Note: This story appears in the Sunday, May 26 newspaper on Page B1.
Ohio University will invest more than $600,000 this year alone in new men’s basketball coach Jeff Boals.
Ohio Athletics, per a public information request from The Messenger, released a copy of Boals’ employment agreement form this week. The agreement was effective starting on March 18, 2019.
The basics of Boals’ contract include an initial five-year term — from March 18, 2019 through April 1, 2024 — with no included clauses for an automatic extension. Boals’ guaranteed base compensation per year will be $581,000 which — according to the document — could increase each year after “an annual determination” following each completed basketball season.
Boals’ yearly base guarantee is the highest for any coach, in any sport, in Ohio University history.
Boals spent the previous three seasons as the head coach at Stony Brook where he compiled a 55-41 record and was guaranteed an annual base salary of $365,000. Saul Phillips, the previous Ohio head coach fired in March, was making a guarantee base of $ 550,000 per year.
The buyout clauses in Boals’ agreement remain consistent with the parameters issued in Phillips’ contract. If Ohio fires Boals “without” cause during the first year of his employment at Ohio then the university would be on the hook for $950,000. That number drops by $100,000 each year that Boals remains at Ohio. So, for instance, if Ohio fired Boals without cause in the third year of his contract then Ohio would be liable for $750,000.
If Boals were to terminate the contract early of his own accord, the buyout numbers are the same. If Boals left sometime in his first year, the buyout is $950,000. If he left in year four, the number drops to $650,000.
Both buyout numbers — on the university’s end and the coach’s — are identical to the numbers laid out in Phillips’ contract.
Also included in Boals’ contract were two one-time payments. First, Boals was granted a “signing bonus” of $25,000. Second, Ohio agreed to pay the $50,000 buyout to Stony Brook that Boals was responsible for per his previous contract there. In 2014, Ohio also agreed to pay the buyout for Phillips to leave North Dakota State, but there was no signing bonus included in Phillips’ contract.
Boals’ employment agreement comes complete with the usual assortment of incentives. The complete list of incentives includes:
* $5,000 for a winning conference record
* $5,000 for winning the MAC Coach of the Year award
* $5,000 for reaching the “agreed upon annual APR score” for men’s basketball
* $10,000 for winning the MAC Tournament championship
* $10,000 for winning the MAC regular season championship (or sharing it)
* $5,000 for an appearance in the postseason NIT
* $10,000 for playing in the championship game of the postseason NIT
* $10,000 for secured an at-large bid in the NCAA Tournament
* $10,000 for each win in the NCAA Tournament
* $30,000 for reaching the final 16 team round of the NCAA Tournament
* $75,000 for reaching the Final Four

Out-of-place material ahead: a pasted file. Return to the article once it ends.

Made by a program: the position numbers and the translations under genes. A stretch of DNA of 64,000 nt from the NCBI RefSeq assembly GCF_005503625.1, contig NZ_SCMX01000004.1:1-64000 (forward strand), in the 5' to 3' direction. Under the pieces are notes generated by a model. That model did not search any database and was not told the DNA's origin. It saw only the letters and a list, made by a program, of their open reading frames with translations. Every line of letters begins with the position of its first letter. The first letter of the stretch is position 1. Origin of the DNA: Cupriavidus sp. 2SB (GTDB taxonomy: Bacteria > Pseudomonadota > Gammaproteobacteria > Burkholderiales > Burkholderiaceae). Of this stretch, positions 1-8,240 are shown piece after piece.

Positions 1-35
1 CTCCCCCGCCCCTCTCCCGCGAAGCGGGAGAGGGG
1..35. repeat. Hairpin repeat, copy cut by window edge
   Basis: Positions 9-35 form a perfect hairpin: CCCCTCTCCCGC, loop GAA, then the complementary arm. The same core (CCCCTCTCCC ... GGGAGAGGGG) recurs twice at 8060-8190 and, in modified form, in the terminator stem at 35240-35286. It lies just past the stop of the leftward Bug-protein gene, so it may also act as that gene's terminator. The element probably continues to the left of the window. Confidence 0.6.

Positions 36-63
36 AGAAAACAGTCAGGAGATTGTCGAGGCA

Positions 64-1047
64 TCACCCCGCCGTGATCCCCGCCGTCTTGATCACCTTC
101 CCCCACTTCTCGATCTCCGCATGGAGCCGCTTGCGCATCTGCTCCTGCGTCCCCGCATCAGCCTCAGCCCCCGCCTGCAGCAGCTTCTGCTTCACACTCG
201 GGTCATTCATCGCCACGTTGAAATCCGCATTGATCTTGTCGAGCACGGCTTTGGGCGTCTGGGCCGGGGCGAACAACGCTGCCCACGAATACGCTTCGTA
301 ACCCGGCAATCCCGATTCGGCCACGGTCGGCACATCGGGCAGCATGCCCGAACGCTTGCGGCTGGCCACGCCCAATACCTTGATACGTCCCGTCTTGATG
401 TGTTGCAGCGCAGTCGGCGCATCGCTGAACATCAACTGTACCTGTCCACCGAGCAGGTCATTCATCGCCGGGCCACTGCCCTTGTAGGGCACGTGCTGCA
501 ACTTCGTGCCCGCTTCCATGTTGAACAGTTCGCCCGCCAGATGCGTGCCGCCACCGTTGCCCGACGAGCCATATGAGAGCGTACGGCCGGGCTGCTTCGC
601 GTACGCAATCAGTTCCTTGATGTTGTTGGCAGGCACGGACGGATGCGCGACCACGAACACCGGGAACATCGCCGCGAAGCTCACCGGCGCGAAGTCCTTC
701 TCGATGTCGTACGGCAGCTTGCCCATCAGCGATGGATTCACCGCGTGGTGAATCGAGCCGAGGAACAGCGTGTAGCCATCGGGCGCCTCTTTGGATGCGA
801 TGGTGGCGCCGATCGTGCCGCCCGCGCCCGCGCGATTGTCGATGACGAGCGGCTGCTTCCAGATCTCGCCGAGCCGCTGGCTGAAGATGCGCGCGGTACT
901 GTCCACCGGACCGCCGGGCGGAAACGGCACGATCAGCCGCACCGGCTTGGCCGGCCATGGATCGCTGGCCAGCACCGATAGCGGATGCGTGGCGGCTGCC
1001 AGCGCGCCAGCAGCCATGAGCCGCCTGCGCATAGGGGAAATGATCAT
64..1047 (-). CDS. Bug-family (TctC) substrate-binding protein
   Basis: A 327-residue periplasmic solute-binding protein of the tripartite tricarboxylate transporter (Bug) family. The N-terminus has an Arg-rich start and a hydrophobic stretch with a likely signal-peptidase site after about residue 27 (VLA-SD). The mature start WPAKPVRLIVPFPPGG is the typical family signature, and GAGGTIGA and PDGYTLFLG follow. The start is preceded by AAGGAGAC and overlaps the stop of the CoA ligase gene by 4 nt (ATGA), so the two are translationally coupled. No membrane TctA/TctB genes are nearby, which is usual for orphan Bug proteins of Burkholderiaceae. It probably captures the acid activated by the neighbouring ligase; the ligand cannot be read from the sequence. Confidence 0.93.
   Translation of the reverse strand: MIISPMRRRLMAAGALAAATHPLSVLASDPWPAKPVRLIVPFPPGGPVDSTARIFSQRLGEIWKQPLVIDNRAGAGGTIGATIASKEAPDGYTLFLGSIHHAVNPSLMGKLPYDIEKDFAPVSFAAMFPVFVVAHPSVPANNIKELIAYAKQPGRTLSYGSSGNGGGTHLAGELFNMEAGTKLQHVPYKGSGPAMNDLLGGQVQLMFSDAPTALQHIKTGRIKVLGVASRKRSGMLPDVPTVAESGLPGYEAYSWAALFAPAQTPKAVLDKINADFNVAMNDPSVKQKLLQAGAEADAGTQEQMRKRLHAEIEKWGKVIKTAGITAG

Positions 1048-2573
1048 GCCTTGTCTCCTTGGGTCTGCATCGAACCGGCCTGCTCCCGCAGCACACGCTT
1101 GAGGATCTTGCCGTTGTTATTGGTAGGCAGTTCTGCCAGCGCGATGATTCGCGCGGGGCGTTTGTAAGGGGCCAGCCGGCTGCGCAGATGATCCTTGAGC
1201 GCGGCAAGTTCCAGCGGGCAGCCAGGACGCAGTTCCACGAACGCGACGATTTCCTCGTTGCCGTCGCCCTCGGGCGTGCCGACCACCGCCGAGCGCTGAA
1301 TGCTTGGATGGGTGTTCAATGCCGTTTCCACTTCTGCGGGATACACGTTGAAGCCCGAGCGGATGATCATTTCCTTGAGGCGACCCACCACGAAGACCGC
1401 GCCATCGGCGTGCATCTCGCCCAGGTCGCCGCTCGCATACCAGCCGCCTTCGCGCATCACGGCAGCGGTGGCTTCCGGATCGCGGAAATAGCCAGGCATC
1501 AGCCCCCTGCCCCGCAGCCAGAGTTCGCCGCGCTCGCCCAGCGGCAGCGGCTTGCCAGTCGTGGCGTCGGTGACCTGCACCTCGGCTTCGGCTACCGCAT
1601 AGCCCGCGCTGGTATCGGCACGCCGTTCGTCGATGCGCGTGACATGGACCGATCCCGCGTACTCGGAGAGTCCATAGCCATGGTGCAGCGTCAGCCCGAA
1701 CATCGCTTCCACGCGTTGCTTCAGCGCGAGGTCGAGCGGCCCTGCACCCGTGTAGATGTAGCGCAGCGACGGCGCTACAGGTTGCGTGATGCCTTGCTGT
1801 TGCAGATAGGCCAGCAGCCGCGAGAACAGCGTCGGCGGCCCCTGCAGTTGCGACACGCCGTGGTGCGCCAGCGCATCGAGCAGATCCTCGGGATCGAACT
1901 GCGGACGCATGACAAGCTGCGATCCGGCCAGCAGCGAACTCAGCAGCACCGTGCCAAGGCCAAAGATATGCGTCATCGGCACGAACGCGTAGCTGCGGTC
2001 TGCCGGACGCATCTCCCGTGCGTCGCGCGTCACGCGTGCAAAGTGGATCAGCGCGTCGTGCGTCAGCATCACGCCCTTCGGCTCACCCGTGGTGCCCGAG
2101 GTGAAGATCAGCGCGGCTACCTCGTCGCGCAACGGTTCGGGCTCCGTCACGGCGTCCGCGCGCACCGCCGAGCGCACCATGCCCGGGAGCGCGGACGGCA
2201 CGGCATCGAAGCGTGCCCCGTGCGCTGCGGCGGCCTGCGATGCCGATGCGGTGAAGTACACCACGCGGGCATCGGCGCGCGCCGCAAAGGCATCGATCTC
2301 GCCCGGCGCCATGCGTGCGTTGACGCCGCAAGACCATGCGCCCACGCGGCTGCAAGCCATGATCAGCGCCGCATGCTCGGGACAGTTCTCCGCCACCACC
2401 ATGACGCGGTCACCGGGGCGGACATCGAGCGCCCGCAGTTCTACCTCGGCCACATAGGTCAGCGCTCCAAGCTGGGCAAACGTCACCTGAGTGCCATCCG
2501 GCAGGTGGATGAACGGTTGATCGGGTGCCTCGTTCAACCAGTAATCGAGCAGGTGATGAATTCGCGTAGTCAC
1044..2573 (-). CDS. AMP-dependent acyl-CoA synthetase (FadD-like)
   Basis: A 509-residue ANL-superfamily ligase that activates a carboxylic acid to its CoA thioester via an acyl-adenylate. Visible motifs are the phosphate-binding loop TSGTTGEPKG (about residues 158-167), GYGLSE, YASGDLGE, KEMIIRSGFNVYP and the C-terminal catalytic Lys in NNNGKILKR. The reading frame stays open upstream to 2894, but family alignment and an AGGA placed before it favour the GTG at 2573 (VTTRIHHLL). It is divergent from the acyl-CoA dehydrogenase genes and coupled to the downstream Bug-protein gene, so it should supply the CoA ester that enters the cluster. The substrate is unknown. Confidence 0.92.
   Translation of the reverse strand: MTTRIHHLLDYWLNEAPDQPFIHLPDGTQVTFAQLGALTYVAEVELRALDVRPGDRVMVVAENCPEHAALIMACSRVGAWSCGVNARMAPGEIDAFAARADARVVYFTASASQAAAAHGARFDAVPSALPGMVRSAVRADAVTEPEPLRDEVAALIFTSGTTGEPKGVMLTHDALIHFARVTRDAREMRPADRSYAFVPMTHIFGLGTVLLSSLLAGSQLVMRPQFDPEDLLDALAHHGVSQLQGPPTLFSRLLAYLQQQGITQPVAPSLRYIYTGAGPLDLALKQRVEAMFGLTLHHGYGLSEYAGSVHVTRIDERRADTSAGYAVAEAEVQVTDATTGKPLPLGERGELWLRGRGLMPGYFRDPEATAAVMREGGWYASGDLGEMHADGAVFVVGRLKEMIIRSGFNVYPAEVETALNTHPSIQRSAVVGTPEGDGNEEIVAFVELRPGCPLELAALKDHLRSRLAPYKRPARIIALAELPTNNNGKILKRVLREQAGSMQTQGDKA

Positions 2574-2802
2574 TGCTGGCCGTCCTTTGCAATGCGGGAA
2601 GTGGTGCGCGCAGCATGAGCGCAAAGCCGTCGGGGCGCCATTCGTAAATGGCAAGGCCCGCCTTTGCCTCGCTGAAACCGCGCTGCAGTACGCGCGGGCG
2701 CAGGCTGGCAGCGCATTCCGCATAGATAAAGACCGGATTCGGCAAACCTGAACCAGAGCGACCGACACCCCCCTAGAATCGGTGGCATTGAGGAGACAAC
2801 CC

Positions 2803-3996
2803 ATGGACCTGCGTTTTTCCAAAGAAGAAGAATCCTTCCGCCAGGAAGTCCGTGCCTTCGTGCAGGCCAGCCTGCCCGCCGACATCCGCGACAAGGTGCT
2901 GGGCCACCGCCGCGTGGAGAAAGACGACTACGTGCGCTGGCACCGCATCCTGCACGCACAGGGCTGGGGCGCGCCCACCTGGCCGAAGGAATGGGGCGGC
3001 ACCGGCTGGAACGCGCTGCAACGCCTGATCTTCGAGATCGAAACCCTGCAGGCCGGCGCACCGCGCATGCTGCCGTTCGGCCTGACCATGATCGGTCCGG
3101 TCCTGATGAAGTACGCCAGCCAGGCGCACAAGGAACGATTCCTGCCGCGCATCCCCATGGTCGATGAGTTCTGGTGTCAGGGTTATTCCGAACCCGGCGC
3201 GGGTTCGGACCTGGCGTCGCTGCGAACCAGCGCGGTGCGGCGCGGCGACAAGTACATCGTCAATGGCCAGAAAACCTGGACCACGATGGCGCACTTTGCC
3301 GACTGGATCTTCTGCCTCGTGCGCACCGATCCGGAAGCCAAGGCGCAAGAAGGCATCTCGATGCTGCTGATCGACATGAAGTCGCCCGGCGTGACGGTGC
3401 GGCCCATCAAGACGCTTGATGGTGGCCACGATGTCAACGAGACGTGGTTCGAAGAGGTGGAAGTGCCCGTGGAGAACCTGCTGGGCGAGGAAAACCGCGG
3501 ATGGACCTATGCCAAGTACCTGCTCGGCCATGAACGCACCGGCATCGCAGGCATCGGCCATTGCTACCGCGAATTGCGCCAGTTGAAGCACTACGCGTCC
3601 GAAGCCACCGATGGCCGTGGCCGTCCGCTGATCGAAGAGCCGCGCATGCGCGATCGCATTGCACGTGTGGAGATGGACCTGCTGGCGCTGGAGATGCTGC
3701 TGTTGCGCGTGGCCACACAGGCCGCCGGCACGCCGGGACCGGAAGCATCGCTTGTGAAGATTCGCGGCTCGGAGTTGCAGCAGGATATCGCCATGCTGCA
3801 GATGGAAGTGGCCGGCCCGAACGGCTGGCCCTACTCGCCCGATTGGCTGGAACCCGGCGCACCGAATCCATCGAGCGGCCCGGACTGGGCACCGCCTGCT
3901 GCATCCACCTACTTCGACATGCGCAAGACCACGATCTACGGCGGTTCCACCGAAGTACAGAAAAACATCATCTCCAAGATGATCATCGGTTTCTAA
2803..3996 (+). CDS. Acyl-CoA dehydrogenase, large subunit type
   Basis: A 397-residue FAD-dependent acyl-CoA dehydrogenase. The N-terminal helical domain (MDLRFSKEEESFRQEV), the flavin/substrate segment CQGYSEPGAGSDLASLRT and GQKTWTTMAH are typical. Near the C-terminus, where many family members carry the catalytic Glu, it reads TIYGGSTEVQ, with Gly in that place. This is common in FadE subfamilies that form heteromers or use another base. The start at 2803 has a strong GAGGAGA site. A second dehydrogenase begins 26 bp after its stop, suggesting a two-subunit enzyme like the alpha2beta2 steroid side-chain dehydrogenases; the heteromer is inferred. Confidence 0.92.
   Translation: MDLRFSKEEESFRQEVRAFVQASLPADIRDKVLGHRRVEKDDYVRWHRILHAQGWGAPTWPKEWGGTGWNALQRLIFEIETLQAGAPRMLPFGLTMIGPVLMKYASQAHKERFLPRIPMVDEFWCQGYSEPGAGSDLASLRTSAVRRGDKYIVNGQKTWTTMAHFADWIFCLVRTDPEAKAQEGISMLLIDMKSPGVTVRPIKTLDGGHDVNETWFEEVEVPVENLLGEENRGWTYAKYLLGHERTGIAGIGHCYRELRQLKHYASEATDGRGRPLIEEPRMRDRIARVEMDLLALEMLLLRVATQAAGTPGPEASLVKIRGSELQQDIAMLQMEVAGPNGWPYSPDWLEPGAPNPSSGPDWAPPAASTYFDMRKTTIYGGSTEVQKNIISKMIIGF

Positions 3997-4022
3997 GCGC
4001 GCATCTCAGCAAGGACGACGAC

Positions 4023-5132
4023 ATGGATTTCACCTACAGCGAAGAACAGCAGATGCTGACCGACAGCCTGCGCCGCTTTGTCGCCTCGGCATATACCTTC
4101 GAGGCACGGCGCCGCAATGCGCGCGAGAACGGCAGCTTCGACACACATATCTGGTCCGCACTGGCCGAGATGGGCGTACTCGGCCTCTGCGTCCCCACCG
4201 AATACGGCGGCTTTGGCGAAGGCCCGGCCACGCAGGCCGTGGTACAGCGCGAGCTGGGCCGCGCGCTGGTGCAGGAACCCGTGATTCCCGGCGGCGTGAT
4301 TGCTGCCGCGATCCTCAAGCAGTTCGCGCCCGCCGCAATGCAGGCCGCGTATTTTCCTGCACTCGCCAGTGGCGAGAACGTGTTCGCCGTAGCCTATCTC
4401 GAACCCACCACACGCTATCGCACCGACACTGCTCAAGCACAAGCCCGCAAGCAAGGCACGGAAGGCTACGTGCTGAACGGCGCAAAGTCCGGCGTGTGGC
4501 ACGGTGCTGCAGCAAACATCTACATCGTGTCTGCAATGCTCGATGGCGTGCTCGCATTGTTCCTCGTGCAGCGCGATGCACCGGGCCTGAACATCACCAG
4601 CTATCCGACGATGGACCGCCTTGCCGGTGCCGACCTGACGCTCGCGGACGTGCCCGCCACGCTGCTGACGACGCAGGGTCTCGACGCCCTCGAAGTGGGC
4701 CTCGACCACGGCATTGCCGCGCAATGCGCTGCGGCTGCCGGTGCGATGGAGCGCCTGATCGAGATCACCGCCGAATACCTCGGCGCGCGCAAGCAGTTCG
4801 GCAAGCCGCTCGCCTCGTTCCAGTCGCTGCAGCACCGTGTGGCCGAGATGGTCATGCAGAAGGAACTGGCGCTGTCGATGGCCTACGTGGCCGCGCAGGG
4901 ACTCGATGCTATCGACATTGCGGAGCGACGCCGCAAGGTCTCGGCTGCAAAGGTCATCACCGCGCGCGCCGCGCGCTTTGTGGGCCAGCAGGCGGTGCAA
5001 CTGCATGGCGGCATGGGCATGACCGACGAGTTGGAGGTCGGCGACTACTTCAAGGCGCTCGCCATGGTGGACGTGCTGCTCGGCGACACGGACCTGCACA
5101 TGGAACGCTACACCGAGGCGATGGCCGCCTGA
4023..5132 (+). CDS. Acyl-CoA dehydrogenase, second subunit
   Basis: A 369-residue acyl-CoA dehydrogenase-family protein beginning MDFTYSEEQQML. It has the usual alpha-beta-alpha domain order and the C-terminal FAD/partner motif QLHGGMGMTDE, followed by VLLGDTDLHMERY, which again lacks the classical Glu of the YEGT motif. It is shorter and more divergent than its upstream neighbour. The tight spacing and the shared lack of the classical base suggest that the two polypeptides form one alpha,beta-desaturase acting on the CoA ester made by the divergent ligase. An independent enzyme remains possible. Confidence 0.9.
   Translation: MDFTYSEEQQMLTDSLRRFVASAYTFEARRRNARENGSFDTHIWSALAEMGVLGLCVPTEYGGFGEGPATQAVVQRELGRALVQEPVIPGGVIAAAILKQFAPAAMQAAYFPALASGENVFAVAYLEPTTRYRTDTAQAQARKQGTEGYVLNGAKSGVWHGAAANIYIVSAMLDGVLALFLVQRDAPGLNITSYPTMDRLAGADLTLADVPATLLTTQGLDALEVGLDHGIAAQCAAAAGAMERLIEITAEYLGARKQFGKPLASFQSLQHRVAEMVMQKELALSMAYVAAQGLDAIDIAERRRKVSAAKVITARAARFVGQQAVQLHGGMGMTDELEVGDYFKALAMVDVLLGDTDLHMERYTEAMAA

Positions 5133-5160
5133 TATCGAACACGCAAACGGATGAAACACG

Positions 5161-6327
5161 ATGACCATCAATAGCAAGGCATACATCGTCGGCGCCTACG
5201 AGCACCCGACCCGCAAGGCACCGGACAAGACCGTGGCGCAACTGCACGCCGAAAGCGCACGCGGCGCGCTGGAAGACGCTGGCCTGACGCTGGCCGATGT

* $100,000 for winning the NCAA National Championship
The incentive list is similar to the one Phillips had in his contract with a couple of differences. First, the amount rewarded for an NIT appearance, the Sweet 16, Final Four and national title clauses is higher — in general a 20-30 percent increase. Second, Phillips did not have incentive clauses in his contract for winning MAC Coach of the Year or reaching the determined APR threshold. There were no incentive clauses in Phillips’ contract that did not appear in the agreement that Boals signed.
The other difference in the incentive lists between the two contracts is that Ohio has now added language to the agreement that states the coach must repay those incentive bonuses if those achievements are “subsequently vacated but he MAC or NCAA due to conduct that occurred while serving as the Head Coach.”
Boals will also be entitled to a $750/month expense for the use of a car. Boals will also receive one “appropriate club membership” and moving expenses. Phillips was granted the same car stipend and moving expenses, and was granted “one local country club membership.”
Boals’ employment agreement also included a section detailing the ways he was able to generate outside revenue not addressed in the contract. This includes things like working at youth camps, coaching clinics, television and radio, endorsements, consultation contracts, speeches and appearances. Boals is required by the contract to report “on or before Aug. 31” of each year on “all athletically related outside income” to the university. There was no such section covering outside income in Phillips’ contract.
Lastly, Boals’ employment agreement states he will have a pool of $341,000 (per year) with which he can hire his coaching staff. The number of positions is up to Boals and Ohio Director of Athletics Jim Schaus. The assistant pool is the highest in men’s basketball history at Ohio, and a 26.3 percent increase from the allowance for the previous staff. The staff allowance under Phillips was $270,000 per year.